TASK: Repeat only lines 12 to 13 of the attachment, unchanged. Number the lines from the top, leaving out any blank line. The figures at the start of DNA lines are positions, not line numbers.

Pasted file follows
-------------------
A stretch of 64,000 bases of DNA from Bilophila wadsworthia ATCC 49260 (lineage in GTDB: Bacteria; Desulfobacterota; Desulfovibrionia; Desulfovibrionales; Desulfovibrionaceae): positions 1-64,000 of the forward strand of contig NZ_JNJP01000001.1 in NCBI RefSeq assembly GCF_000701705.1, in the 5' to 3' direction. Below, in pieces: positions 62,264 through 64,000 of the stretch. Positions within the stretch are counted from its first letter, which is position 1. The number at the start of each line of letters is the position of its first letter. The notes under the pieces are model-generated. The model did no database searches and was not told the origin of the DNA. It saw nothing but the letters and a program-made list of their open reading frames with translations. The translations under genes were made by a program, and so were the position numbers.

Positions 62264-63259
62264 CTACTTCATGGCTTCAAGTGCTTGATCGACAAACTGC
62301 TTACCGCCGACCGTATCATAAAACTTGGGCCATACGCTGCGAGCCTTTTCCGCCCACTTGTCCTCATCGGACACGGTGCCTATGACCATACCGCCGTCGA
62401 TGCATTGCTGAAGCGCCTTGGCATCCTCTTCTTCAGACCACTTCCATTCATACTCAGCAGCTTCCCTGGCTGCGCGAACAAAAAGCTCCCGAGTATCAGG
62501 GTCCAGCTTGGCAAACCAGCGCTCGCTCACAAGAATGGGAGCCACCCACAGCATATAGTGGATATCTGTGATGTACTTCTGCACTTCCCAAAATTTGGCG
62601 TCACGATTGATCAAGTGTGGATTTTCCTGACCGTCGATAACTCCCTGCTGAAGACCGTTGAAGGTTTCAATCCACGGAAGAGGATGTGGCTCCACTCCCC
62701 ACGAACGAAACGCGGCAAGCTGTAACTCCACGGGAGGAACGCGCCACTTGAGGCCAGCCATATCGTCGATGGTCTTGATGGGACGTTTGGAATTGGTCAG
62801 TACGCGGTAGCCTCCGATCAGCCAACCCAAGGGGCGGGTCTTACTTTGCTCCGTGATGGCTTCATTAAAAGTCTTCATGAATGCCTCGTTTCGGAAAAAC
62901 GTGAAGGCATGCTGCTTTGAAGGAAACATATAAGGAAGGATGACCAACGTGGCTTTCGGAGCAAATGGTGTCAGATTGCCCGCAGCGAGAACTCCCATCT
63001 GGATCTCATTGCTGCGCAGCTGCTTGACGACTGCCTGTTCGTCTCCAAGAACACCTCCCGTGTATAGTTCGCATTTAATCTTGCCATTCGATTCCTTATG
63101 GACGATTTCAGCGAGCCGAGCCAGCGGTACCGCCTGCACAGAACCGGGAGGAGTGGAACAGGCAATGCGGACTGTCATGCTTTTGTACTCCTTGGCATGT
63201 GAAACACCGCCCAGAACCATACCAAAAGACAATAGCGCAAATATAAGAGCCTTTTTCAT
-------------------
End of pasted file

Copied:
63101 GACGATTTCAGCGAGCCGAGCCAGCGGTACCGCCTGCACAGAACCGGGAGGAGTGGAACAGGCAATGCGGACTGTCATGCTTTTGTACTCCTTGGCATGT
63201 GAAACACCGCCCAGAACCATACCAAAAGACAATAGCGCAAATATAAGAGCCTTTTTCAT